How to Maximize Your Staff’s Conference Participation

By Susan Tinnish Senior Strategist, Minding Your Business | February 22, 2015

Hotels today scrutinize every expense — including educational conferences, workshops, webinars and educational meetings. Before sending a person to an industry/educational event (hereafter referred to as a conference), management wants to understand the organizational benefit. The benefit or return on investment (ROI) can take many forms including:

1. Accessing the Latest and Newest Information – At conferences, thought leaders speak about current trends and new products and information. This allows employees to reconsider or view their work or processes differently.

2. Developing Professionally – Conference attendance allows employees to access specific kinds of training or growth opportunities needed.

3. Learning from Luminaries – Whether industry experts or acclaimed authorities, conferences afford access to thought leadership (Marus, 2013).

4. Tactical Brainstorming – Conferences provide access to many different ideas; even when a specific idea does not apply it can trigger a creative spark. Fishkin describes conferences as “a brainstorming paradise and a terrific opportunity for new ideas to come bubbling to the surface.”

5. Increasing Motivation – Attending a conference can inject a new energy into an employee (Pavlina, n.d.).

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Guest Service: Empowering People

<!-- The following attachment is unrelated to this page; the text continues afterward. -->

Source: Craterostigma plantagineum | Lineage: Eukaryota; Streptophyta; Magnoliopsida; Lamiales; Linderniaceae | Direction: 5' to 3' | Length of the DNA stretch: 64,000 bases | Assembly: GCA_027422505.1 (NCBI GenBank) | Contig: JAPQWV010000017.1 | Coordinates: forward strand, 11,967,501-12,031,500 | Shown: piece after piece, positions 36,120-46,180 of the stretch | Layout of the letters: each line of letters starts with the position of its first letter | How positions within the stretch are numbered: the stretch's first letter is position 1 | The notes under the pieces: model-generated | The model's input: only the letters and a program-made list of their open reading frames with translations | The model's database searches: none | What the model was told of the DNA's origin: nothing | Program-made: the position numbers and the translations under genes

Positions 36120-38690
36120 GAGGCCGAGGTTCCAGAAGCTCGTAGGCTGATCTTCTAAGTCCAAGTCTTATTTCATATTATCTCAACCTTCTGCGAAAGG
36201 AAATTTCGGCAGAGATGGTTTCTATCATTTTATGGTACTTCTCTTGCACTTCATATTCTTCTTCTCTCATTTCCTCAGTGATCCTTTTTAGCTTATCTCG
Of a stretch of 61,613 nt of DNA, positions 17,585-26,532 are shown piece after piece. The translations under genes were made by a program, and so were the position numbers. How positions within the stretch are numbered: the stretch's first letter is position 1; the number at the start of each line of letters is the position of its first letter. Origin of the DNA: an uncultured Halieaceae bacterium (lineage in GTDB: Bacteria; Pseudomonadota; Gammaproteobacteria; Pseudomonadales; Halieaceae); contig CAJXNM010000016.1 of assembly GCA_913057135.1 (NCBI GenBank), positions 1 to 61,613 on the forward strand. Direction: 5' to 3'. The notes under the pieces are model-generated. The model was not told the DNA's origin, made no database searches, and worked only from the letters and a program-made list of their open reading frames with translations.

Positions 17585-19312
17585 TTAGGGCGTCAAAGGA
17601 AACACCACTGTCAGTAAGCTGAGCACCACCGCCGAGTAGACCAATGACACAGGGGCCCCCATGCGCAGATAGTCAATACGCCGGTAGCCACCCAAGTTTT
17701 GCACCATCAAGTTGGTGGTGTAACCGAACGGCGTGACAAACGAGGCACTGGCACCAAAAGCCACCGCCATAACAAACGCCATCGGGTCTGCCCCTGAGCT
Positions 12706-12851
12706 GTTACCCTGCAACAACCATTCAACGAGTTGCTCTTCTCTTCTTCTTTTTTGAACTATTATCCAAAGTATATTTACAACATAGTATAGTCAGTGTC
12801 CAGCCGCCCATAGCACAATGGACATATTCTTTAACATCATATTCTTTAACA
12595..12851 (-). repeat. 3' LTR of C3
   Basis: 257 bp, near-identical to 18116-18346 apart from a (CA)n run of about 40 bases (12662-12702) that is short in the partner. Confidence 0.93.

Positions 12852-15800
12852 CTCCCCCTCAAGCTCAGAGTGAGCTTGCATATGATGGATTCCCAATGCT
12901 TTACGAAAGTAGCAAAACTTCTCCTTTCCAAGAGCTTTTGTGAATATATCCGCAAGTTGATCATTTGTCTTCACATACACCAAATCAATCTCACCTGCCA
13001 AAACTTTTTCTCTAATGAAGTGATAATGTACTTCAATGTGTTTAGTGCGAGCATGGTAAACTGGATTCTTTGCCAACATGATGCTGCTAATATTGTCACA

Excellent customer service is vitally important in all businesses but it is especially important for hotels where customer service is the lifeblood of the business. Outstanding customer service is essential in creating new customers, retaining existing customers, and cultivating referrals for future customers. Employees who meet and exceed guest expectations are critical to a hotel's success, and it begins with the hiring process. It is imperative for HR personnel to screen for and hire people who inherently possess customer-friendly traits - empathy, warmth and conscientiousness - which allow them to serve guests naturally and authentically. Trait-based hiring means considering more than just a candidate's technical skills and background; it means looking for and selecting employees who naturally desire to take care of people, who derive satisfaction and pleasure from fulfilling guests' needs, and who don't consider customer service to be a chore. Without the presence of these specific traits and attributes, it is difficult for an employee to provide genuine hospitality. Once that kind of employee has been hired, it is necessary to empower them. Some forward-thinking hotels empower their employees to proactively fix customer problems without having to wait for management approval. This employee empowerment—the permission to be creative, and even having the authority to spend money on a customer's behalf - is a resourceful way to resolve guest problems quickly and efficiently. When management places their faith in an employee's good judgment, it inspires a sense of trust and provides a sense of higher purpose beyond a simple paycheck. The April issue of the Hotel Business Review will document what some leading hotels are doing to cultivate and manage guest satisfaction in their operations.